Ascribing perovskite failure to laser scribing

To manufacture a perovskite solar panel, a layer of perovskite is deposited onto a glass panel in a manner similar to spray-painting the glass. Additional layers of conductive material and protective coatings are then added to finish a single perovskite cell.

After all layers are in place, small trenches are cut into the material using a process called laser scribing.

A laser carefully destroys small parts of the solar panel to make room for metal bars called bus bars that run through the panel. Bus bars are used to connect smaller perovskite cells together into a complete panel and direct electricity generated from the panel’s sunlight absorption to wires where it can be sent for storage or consumption.

Rolston and colleagues in the field theorize that the production step of laser scribing weakens the sections of material that have been cut, making them a point ripe for failure under harsh outdoor conditions. The hypothesis arose after a pattern of panel layers was observed delaminating, or breaking apart, beginning where laser scribing occurred.

When a solar panel’s layers delaminate, the process breaks the components’ seal and allows air to flow through the gap, reducing electrical conductivity. The increased air between layers also increases the speed at which panels come apart, resulting in a cycle that decreases a panel’s power-generation abilities faster and faster, accelerating the demise of its useful life.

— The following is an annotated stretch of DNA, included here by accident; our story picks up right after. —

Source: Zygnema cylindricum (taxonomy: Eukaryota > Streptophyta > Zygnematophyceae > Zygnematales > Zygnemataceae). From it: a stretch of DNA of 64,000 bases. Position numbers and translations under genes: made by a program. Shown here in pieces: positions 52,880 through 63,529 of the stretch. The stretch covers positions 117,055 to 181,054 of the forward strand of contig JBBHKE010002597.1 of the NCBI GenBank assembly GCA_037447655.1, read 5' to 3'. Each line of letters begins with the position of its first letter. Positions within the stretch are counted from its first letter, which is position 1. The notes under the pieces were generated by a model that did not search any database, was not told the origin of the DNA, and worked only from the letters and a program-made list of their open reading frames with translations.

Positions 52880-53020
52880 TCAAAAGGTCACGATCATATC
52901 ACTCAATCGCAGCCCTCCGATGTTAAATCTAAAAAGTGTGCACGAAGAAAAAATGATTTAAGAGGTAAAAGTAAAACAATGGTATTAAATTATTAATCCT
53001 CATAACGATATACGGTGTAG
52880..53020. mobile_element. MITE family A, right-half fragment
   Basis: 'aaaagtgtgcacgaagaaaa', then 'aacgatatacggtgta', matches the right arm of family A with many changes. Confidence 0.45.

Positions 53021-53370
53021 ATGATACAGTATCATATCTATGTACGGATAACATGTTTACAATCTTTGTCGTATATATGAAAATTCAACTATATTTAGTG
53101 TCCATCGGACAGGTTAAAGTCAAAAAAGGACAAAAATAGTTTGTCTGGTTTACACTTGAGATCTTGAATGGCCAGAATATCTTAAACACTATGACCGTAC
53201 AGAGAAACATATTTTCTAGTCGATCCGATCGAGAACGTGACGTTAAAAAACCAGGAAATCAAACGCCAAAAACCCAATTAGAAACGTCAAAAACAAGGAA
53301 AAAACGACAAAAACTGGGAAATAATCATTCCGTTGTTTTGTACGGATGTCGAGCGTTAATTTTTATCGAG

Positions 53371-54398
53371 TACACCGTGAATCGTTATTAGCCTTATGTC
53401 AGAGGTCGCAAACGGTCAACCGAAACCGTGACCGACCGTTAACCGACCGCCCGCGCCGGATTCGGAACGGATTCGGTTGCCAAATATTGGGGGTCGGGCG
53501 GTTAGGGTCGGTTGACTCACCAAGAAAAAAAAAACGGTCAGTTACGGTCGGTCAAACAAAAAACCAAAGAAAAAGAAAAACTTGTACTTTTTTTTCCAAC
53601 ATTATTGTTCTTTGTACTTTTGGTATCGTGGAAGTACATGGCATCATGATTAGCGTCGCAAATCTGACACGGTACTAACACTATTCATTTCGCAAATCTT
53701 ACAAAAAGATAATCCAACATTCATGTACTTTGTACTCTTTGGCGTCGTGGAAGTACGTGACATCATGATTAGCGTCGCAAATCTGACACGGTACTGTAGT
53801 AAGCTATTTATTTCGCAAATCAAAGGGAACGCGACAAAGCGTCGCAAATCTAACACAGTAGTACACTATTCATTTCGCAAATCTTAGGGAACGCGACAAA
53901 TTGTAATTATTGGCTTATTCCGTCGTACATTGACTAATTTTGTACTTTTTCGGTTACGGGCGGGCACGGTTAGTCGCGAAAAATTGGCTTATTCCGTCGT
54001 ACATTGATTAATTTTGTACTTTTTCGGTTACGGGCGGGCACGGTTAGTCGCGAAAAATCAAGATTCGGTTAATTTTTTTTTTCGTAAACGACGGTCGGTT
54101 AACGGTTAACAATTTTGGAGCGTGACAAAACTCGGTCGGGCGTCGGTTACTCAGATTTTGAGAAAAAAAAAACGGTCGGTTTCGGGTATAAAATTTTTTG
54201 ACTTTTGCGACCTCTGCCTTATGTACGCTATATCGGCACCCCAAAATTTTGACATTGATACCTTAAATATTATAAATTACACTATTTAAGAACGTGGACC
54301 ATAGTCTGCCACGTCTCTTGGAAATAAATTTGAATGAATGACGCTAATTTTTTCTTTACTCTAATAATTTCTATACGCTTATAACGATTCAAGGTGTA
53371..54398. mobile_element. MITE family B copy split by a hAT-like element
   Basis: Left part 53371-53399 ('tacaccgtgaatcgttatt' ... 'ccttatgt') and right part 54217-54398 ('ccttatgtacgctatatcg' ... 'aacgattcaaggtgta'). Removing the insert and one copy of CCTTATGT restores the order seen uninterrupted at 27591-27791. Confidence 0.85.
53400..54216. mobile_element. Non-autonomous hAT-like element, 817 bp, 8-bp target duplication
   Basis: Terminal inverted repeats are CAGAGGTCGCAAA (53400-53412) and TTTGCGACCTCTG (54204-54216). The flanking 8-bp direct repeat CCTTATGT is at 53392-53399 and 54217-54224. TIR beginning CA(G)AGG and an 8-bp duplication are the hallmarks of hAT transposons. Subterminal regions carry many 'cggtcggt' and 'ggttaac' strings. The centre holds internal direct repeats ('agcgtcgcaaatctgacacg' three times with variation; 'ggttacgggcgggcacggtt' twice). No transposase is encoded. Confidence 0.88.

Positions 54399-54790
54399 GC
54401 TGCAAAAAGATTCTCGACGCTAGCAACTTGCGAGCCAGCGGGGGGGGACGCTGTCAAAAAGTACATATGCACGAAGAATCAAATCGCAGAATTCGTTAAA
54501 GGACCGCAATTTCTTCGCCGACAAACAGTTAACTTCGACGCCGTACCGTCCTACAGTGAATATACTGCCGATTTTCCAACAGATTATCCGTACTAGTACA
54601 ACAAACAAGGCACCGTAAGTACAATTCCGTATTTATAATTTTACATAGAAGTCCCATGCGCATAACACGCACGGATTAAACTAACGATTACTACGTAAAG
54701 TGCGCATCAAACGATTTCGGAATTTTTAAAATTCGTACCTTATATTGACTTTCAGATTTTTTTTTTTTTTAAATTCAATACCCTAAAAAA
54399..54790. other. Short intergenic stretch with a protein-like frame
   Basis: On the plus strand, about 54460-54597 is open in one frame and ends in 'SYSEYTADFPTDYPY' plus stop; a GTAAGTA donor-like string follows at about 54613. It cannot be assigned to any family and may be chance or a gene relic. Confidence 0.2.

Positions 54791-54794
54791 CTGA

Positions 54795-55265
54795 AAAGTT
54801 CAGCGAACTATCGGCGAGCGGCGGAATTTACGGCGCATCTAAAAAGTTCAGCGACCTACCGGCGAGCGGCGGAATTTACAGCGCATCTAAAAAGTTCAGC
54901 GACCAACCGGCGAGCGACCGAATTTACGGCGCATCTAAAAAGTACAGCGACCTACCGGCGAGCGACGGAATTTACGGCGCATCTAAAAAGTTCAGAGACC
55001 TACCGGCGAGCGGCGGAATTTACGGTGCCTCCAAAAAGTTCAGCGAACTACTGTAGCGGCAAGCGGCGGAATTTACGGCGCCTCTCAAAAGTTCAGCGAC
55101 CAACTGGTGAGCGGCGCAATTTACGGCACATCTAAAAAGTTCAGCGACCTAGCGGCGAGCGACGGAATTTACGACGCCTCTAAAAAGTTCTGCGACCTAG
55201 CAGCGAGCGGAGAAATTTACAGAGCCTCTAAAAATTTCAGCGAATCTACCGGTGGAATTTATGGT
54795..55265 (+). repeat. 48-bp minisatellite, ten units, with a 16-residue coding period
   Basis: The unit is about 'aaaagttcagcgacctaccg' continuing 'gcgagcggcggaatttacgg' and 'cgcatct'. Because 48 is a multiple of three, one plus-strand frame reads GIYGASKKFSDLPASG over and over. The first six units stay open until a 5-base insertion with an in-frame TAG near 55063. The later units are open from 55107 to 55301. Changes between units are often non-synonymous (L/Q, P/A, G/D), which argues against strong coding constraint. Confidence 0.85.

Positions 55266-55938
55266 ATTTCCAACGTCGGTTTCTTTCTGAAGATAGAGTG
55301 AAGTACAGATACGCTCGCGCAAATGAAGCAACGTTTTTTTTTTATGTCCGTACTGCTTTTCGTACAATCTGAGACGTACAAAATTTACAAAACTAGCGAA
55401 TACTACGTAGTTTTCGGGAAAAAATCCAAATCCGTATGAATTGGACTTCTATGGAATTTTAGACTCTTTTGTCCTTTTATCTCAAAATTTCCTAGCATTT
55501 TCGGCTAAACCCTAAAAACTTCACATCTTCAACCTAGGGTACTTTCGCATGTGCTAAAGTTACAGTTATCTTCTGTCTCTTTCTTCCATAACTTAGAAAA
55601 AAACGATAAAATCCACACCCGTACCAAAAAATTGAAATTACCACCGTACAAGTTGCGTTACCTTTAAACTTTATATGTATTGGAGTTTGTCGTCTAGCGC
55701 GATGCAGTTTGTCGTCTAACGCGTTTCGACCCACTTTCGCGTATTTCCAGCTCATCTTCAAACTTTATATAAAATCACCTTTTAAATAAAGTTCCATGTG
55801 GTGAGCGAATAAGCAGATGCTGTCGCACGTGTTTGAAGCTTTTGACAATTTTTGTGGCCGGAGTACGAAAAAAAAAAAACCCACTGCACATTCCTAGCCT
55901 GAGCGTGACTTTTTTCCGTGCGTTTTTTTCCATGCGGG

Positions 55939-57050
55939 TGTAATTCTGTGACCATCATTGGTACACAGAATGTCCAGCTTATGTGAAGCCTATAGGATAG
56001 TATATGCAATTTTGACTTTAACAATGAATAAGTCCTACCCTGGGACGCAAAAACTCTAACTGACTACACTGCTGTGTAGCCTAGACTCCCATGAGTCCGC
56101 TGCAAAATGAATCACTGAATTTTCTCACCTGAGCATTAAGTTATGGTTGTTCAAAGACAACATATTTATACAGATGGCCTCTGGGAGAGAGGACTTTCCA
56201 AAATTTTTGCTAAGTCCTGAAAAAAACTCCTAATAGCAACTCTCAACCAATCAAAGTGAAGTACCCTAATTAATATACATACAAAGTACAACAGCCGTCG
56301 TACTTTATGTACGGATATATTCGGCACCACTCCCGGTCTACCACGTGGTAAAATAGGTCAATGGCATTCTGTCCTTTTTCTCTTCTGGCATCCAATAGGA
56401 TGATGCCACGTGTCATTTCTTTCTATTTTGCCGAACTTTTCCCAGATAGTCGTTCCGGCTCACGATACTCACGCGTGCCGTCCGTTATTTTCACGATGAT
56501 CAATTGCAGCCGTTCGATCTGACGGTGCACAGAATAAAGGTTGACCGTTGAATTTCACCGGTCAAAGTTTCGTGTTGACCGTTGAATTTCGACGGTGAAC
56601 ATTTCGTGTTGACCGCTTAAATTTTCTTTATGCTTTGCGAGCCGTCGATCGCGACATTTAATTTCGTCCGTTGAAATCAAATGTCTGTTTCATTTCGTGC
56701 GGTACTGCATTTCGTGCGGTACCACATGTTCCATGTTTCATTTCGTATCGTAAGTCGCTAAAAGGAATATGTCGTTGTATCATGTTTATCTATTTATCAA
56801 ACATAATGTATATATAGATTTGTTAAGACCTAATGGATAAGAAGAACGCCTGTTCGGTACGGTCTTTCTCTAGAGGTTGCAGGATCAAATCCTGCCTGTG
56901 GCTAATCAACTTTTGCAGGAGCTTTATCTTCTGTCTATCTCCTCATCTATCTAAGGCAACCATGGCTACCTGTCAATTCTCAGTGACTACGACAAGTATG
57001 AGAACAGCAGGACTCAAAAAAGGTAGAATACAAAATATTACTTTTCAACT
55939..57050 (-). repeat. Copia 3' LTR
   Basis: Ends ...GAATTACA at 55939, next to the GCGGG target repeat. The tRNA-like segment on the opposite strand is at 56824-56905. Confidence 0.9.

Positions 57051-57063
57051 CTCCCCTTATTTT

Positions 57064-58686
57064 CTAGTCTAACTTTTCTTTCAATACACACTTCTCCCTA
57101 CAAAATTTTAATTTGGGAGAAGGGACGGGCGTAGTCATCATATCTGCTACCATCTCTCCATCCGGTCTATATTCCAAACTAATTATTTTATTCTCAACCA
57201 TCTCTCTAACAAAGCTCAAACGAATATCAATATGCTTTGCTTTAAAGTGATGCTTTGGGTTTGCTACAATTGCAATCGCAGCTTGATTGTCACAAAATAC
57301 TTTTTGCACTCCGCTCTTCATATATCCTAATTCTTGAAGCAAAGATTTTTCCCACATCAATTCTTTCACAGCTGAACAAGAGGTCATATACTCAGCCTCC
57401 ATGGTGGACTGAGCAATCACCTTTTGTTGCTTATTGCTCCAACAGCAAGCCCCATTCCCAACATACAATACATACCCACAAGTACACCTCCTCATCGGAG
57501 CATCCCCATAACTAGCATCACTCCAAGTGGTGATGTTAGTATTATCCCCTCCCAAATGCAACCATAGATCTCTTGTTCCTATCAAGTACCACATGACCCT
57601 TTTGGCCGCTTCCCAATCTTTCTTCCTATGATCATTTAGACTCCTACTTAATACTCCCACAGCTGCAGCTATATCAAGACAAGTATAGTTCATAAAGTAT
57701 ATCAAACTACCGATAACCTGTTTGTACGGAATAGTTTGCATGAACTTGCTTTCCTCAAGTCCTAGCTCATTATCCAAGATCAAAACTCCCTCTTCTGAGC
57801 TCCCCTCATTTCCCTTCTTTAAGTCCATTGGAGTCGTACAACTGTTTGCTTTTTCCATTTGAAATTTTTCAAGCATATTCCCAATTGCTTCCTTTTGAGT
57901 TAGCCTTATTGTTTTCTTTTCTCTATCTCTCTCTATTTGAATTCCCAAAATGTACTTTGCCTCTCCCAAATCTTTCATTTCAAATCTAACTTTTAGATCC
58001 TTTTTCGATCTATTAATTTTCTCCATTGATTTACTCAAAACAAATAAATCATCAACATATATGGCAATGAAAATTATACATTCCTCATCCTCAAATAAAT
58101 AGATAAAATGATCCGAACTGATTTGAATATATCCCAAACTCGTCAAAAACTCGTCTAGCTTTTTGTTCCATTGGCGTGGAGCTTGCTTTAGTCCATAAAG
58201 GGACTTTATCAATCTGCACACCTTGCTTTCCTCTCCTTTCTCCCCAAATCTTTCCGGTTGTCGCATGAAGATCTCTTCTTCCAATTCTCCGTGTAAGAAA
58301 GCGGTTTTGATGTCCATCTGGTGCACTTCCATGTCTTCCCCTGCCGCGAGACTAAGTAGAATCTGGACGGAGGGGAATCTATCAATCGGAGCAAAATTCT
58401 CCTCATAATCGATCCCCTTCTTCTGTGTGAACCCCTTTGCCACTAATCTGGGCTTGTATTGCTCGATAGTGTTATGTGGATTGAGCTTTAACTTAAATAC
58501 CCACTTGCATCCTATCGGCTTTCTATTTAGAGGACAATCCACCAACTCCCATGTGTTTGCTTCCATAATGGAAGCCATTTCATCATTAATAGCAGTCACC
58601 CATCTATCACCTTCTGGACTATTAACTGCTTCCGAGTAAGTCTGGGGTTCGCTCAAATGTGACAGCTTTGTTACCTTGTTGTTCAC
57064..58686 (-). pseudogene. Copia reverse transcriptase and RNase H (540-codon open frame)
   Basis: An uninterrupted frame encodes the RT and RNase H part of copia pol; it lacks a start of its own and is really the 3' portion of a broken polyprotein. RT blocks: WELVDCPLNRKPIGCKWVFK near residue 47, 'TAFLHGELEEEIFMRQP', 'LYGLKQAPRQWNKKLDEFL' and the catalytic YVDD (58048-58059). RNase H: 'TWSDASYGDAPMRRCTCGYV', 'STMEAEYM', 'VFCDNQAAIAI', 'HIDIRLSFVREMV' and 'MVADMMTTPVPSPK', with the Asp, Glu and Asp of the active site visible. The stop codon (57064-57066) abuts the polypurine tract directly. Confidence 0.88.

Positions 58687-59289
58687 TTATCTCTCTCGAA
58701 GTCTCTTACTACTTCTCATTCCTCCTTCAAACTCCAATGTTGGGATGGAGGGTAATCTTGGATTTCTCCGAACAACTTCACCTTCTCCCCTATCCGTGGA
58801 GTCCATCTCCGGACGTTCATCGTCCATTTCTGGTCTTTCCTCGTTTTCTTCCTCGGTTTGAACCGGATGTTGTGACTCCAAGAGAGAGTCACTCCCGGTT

Building solar panels up to break them down

To test the theory that laser scribing weakens a panel enough to cause the layers to break apart, Marco Casareto, a Fulton Schools materials science and engineering doctoral student working in Rolston’s lab, is leading experiments on perovskite solar devices.

Small-scale perovskite devices with and without laser scribes are tested in a chamber with temperatures that will swing quickly between hot and cold extremes, from minus 40 degrees to 85 degrees Celsius. The process is repeated up to 200 times on each device to simulate the effects of years of exposure to the elements.

The experiments are already underway, and the first results from devices that haven’t been laser scribed show a lack of premature degradation.